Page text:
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Spokane, Washington  Est. May 19, 1883
News >  Washington Voices

Runner’s tragedy had silver lining

Today, like many Saturdays, I’ll lace up my running shoes and hit the Centennial Trail for a long run. But unlike other Saturday runs, when I’m finished I’ll stack some stones by the river in remembrance and gratitude.

Last year, on Jan. 7, Sherry Arnold left her home in Sidney, Mont., for a morning run. She never returned, the only sign of her a single shoe beside the road.

As the news of her disappearance reverberated through the running community and made worldwide news, runners everywhere said prayers for Arnold.

Women runners in particular grapple with fears for our own safety. That could have been us. For weeks I thought about Arnold on every run.

To pay tribute to her and fight the fear that would steal my joy in running, I joined a virtual run for Arnold on Feb. 11, 2012, organized by her cousin Beth Risdon, who blogs at

Thousands of runners around the world printed a bib and did the same. By that time two men had been arrested but Arnold’s body wasn’t found until March 21.

Before last year’s run, which I wrote about in this column, I invited other runners to join me and my family via a weekly email distributed by a local running club. It was last-minute notice, and a runner named Susan was the only other person who showed up.

As we ran together in Arnold’s honor we took the first steps of a friendship I’ve come to cherish.

While we immediately bonded because we were part of Arnold’s sisterhood as women, mothers and runners, Susan and I run the same pace and have a lot in common. So we made plans to run together again, with Arnold’s tragedy on our minds. There’s safety in numbers.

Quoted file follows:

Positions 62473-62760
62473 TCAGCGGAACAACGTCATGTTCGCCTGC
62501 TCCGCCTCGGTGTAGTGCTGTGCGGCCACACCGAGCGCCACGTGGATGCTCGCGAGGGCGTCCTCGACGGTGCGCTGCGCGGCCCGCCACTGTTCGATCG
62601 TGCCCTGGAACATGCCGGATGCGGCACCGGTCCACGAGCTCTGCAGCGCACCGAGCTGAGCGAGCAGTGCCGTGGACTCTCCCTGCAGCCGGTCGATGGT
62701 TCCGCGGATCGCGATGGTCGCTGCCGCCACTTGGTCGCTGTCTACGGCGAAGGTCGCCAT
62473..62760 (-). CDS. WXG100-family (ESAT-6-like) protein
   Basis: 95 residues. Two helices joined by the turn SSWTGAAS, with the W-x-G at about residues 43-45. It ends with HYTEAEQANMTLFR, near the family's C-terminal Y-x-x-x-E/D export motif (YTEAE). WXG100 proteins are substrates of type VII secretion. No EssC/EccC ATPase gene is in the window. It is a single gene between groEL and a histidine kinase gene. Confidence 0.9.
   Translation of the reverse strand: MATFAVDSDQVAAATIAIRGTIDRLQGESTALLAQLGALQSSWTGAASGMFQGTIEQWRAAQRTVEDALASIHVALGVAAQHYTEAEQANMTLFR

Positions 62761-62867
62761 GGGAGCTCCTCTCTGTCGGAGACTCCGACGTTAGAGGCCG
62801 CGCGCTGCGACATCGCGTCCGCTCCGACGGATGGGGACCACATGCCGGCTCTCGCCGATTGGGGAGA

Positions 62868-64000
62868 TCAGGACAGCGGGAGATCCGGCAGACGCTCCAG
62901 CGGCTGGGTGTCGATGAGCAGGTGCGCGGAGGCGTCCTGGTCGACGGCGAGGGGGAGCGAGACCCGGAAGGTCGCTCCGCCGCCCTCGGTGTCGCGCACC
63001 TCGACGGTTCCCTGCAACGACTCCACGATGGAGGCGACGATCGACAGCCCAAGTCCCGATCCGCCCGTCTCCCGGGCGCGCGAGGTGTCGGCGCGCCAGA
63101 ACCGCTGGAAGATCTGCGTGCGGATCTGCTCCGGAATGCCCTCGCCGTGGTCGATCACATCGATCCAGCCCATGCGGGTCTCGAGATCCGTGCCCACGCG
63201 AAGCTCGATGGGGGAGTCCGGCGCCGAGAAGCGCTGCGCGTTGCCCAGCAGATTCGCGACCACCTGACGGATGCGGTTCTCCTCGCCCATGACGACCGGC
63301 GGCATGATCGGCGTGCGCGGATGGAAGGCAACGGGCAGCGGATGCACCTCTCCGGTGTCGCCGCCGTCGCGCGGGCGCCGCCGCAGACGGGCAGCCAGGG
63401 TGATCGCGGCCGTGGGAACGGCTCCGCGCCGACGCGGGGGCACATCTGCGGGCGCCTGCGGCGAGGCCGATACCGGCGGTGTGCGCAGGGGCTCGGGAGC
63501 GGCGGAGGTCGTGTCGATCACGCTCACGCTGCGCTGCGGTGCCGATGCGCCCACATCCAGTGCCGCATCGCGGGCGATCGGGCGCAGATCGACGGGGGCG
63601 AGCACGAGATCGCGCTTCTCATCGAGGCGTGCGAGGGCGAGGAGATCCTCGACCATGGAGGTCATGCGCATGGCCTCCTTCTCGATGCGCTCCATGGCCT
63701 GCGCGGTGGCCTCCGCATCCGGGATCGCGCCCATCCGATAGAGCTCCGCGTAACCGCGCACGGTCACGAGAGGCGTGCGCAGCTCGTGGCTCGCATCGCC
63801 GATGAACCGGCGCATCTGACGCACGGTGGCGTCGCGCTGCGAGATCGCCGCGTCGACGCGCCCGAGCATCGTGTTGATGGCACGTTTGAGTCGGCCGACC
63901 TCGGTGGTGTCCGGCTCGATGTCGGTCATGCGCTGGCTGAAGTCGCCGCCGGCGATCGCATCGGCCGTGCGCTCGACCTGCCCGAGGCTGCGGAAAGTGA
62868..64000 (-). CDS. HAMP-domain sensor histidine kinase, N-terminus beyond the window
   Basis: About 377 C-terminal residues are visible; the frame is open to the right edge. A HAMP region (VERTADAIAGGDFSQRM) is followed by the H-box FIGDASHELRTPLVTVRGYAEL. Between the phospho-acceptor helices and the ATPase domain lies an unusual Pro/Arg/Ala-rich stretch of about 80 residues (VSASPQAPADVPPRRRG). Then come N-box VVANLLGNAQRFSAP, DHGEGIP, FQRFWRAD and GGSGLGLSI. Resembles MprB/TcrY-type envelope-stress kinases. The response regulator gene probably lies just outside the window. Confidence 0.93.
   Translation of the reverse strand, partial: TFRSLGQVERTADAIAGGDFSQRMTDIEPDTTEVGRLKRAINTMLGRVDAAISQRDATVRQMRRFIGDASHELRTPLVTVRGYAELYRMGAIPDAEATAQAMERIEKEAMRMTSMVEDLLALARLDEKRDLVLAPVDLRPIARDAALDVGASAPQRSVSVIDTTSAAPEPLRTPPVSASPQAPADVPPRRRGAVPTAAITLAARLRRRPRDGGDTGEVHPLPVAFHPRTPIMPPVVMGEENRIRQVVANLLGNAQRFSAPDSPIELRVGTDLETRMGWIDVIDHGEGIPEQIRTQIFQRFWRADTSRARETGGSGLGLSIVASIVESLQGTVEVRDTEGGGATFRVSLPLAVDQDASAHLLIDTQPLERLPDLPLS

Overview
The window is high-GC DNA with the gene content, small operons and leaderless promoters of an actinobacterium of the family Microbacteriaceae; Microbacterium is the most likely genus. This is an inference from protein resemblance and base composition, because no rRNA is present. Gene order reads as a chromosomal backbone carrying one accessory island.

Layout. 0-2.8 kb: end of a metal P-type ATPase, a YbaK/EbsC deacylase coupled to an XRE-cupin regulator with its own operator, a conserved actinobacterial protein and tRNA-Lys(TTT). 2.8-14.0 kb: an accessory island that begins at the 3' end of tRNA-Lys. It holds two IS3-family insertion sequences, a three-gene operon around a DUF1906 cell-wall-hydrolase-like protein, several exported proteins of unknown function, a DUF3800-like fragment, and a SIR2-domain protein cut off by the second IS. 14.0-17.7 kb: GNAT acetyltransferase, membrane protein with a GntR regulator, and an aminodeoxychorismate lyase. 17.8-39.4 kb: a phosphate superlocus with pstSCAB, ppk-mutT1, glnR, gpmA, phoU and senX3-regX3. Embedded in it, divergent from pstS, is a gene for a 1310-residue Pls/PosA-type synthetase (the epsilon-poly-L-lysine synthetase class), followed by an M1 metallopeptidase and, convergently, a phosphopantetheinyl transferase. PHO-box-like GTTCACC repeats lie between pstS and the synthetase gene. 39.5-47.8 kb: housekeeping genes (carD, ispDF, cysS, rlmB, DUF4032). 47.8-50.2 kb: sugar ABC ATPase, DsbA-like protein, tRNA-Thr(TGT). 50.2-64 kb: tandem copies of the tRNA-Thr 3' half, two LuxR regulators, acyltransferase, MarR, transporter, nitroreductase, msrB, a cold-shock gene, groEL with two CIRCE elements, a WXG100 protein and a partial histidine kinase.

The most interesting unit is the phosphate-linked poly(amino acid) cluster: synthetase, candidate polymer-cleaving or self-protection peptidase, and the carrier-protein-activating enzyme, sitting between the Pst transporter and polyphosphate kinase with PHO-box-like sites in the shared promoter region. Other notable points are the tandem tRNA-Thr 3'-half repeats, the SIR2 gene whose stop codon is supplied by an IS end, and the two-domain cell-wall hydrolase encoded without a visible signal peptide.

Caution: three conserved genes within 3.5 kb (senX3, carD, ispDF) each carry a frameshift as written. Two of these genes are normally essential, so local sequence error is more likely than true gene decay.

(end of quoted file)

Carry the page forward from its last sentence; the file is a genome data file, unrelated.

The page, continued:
It didn’t take long before we were meeting twice a week to run five miles, forging a friendship through a mutual love of fitness. Since then we’ve run races together, encouraged each other in our goals and shared the daily details of our lives.

Earlier this week my husband Curtis commented that I’m always in a good mood when I come home from running with Susan. He’s right.

That’s the way friendship should be. It should support and strengthen our spirits the way exercise supports and strengthens our bodies. I’m lucky because I get to have both at the same time.

Still, I hate to think that it took a tragedy like Arnold’s senseless murder for me to meet Susan. I wish we’d met at a race or the grocery store. Though it feels like we were destined to become friends, our lives probably wouldn’t have intersected if we hadn’t run together in Arnold’s memory, which we will do again today.

I’ll admit, over the last year when Arnold has come to mind, I’ve usually pushed thoughts of her aside. It’s hard to think about how a vibrant, loving wife, mother, teacher and friend could have her life violently cut short while doing something she loved. While doing something I love.

Her cousin says Arnold was a woman who embraced life, running and people she loved. Her death left a hole. But her life left a legacy. I wonder how many other stories of friendship have sprung from the virtual run. I wonder how many more might sprout today.

Today, like many Saturdays, I’ll traverse the trail and feel gratitude for the beauty of the river, with Canada geese singing counterpoint to its boisterous descent. I’ll feel gratitude for a community that has such a wonderful place to run and where I feel safe most of the time. But more than anything I’ll feel gratitude that I can run with a friend and go home to my family.

Sherry Arnold deserved to do the same.

Contact correspondent Jill Barville by email at
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